SAN FRANCISCO -- The Occupy Wall Street movement differs from the tea party movement not only in its political aims but in its sanitation habits, Republican presidential candidate Michele Bachmann said Thursday.
"The tea party picks up its trash after it has a demonstration, so there's a difference," the Minnesota congresswoman quipped during a question-and-answer period after her speech to the Commonwealth Club of California.
On a more serious note, the two movements have "two different views of how to solve the problems" our nation faces, she said. Occupy activists believe in "government-directed solutions based on temporary gimmicks," she said, while tea partyers believe in "permanent solutions driven from the private sector."
Bachmann certainly cast her lot with the latter during her speech on "The Revival of American Competitiveness," delivered to a capacity crowd of 250. Tickets had sold out earlier Thursday, club officials said. After the speech, Bachmann was headed to a pair of Bay Area fundraisers - including one in Napa - as well as a tele-town-hall with supporters. She'll be back in the early-caucus state of Iowa for the weekend.
A conservative firebrand in a liberal lion's den, Bachmann -- now trailing badly in national polls -- delivered her speech without any interruptions, and there were no protesters outside.
In her speech, Bachmann praised the late Apple cofounder, CEO and Chairman Steve Jobs as "an icon who represented the greatest of competitiveness the ideal at its best," and said it's up to public officials to create an atmosphere that nurtures that spirit in the next generation.
That means improving education, particularly in math and science. Bachmann said she would abolish the U.S. Department of Education and repeal the No Child Left Behind law to give states the money and latitude they need to look after their own schools.
Fostering innovation and competition also requires reforming employment law, and Bachmann said the National Labor Relations Board must be prevented from costing the nation jobs.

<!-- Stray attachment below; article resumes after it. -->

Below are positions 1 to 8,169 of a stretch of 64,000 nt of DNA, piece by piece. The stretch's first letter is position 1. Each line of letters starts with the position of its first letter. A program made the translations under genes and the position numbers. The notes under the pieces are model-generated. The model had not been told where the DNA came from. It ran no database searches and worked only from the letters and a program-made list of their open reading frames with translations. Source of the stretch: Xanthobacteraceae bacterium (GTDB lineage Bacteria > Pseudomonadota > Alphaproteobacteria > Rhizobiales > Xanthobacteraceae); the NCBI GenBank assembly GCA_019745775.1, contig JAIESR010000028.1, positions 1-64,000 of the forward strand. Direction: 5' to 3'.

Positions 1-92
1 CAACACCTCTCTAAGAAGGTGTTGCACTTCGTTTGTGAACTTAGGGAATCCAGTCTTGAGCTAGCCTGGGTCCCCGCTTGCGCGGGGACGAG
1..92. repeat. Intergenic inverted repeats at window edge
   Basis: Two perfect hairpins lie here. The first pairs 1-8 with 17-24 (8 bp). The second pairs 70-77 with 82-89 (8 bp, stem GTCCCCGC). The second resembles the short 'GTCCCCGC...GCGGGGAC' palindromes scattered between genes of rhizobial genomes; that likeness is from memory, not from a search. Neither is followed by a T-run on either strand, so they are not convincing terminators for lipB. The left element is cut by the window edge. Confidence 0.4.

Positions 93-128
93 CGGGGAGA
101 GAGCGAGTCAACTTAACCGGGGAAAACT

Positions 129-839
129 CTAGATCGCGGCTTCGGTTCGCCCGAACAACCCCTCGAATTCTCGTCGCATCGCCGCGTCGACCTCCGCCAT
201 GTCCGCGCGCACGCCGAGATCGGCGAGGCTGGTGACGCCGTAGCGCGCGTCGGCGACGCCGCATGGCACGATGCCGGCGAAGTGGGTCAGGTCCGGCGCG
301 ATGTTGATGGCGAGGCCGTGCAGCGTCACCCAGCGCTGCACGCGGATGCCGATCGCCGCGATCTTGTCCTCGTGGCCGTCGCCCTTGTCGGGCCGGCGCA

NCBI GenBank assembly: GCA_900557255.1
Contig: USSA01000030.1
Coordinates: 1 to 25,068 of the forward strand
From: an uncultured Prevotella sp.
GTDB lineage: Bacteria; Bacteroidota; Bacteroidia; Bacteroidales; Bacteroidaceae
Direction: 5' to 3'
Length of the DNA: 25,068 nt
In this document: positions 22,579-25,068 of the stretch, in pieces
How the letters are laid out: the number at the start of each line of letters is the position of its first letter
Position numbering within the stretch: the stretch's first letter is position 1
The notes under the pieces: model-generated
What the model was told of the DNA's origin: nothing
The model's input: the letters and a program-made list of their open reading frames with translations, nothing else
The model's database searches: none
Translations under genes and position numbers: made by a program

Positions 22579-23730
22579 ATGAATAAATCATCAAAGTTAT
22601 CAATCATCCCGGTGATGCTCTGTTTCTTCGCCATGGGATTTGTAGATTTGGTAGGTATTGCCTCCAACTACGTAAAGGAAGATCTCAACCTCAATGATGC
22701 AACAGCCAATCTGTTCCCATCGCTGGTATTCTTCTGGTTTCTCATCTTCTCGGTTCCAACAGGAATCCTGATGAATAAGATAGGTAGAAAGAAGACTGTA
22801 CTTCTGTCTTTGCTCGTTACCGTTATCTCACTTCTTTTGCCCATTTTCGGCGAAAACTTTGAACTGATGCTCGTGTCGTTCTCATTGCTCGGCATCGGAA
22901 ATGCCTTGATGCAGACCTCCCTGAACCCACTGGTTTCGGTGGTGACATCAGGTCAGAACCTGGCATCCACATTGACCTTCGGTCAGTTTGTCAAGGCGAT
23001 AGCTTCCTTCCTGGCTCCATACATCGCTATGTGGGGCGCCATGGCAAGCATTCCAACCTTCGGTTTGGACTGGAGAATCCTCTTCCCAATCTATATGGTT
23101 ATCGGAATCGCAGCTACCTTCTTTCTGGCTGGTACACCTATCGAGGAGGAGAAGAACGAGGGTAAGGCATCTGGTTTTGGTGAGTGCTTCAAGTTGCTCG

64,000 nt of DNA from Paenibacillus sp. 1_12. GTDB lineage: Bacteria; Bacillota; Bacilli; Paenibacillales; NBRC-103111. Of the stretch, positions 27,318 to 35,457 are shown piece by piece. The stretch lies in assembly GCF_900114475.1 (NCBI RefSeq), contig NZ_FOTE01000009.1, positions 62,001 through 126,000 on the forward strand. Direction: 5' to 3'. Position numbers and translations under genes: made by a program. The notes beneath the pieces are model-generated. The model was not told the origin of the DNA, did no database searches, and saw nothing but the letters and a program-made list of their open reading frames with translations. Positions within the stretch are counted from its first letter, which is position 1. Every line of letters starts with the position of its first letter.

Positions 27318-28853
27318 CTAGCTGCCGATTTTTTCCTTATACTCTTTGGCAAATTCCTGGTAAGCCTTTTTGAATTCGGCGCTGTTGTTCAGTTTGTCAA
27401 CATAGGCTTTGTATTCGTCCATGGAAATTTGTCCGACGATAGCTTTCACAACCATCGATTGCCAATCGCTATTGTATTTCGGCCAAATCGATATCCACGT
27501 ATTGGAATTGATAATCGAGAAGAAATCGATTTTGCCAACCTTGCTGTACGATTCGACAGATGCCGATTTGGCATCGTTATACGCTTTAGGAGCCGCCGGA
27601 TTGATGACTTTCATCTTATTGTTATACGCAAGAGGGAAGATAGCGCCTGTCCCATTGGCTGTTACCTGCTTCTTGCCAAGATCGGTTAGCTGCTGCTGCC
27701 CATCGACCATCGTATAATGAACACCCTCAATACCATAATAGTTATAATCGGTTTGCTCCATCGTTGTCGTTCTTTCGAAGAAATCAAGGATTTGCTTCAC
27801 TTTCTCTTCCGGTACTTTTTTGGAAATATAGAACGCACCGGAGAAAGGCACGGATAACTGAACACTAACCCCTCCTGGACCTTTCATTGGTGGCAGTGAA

She called for doing away with extensive, costly federal regulations that stifle investment and production; rolling back the U.S. Environmental Protection Agency to deal only with international and interstate issues, and letting states do their own environmental stewardship; repealing the health care and financial-sector reforms enacted in recent years; and stricter enforcement of immigration laws to prevent taxpayers from bearing the burden of those who have come here illegally.
She cited America's travel to the moon, mapping of the human genome and development of nuclear energy and the Internet as examples of the nation's ability to overcome hurdles and advance. During a brief press availability after the speech, Bachmann acknowledged all of those came about as a result of government research, but she said government must not then displace the private sector's "proprietary function."
Bachmann said "the world is a better place" with the death of Libyan dictator Moammar Gadhafi and hopes the regime that replaces him will be a good partner with the United States. But she still believes U.S. involvement in the fighting there was a mistake because there was "not a clearly stated national interest."
She also reiterated her belief that Iraq and Libya should reimburse the United States for its costs in their liberations. "These are not poor nations," she said, and can pay with oil revenues over time.